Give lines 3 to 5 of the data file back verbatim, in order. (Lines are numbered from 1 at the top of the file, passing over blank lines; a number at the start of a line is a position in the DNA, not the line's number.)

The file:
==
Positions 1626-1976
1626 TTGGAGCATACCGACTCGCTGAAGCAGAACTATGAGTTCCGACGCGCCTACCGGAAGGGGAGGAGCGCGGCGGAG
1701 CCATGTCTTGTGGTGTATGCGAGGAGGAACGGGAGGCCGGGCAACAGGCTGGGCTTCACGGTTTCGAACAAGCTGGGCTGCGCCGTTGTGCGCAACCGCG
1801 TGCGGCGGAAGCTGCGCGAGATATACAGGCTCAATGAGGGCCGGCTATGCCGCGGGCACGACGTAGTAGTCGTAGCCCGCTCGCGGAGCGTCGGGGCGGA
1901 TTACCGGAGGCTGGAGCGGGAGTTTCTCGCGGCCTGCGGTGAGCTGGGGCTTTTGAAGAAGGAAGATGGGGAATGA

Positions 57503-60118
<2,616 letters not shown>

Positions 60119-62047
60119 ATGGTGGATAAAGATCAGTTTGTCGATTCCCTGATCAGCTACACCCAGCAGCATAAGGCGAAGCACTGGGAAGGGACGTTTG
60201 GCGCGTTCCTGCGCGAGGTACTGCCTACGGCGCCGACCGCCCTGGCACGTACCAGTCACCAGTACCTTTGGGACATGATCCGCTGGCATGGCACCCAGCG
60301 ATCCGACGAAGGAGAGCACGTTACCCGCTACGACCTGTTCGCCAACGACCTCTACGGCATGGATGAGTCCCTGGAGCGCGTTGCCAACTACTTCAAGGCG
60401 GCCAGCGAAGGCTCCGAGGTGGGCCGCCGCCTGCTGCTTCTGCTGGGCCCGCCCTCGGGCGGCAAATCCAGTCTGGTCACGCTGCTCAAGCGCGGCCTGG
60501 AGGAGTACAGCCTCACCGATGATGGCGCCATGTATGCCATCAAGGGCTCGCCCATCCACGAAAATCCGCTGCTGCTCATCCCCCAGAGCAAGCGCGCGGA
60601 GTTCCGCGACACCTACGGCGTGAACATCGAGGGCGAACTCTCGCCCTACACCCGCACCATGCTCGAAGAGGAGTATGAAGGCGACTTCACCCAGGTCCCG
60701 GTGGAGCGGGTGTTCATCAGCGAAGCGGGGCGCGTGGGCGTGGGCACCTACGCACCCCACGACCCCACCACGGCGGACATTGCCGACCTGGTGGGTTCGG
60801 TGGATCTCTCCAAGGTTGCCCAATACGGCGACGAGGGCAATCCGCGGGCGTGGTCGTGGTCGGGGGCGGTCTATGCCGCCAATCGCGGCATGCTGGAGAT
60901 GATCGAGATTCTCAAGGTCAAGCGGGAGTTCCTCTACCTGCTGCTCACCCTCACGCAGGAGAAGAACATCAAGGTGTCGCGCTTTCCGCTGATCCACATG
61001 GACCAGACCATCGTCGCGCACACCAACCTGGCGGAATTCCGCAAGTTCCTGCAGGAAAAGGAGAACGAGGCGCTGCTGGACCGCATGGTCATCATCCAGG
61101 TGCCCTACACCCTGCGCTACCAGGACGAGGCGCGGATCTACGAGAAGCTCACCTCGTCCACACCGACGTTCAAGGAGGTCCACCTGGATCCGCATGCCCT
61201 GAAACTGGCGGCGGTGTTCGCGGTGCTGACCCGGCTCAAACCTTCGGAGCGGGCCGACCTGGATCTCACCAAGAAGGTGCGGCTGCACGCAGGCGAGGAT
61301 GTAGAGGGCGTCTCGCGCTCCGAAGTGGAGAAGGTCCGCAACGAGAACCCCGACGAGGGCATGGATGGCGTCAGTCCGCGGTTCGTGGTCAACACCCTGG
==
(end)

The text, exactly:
1701 CCATGTCTTGTGGTGTATGCGAGGAGGAACGGGAGGCCGGGCAACAGGCTGGGCTTCACGGTTTCGAACAAGCTGGGCTGCGCCGTTGTGCGCAACCGCG
1801 TGCGGCGGAAGCTGCGCGAGATATACAGGCTCAATGAGGGCCGGCTATGCCGCGGGCACGACGTAGTAGTCGTAGCCCGCTCGCGGAGCGTCGGGGCGGA
1901 TTACCGGAGGCTGGAGCGGGAGTTTCTCGCGGCCTGCGGTGAGCTGGGGCTTTTGAAGAAGGAAGATGGGGAATGA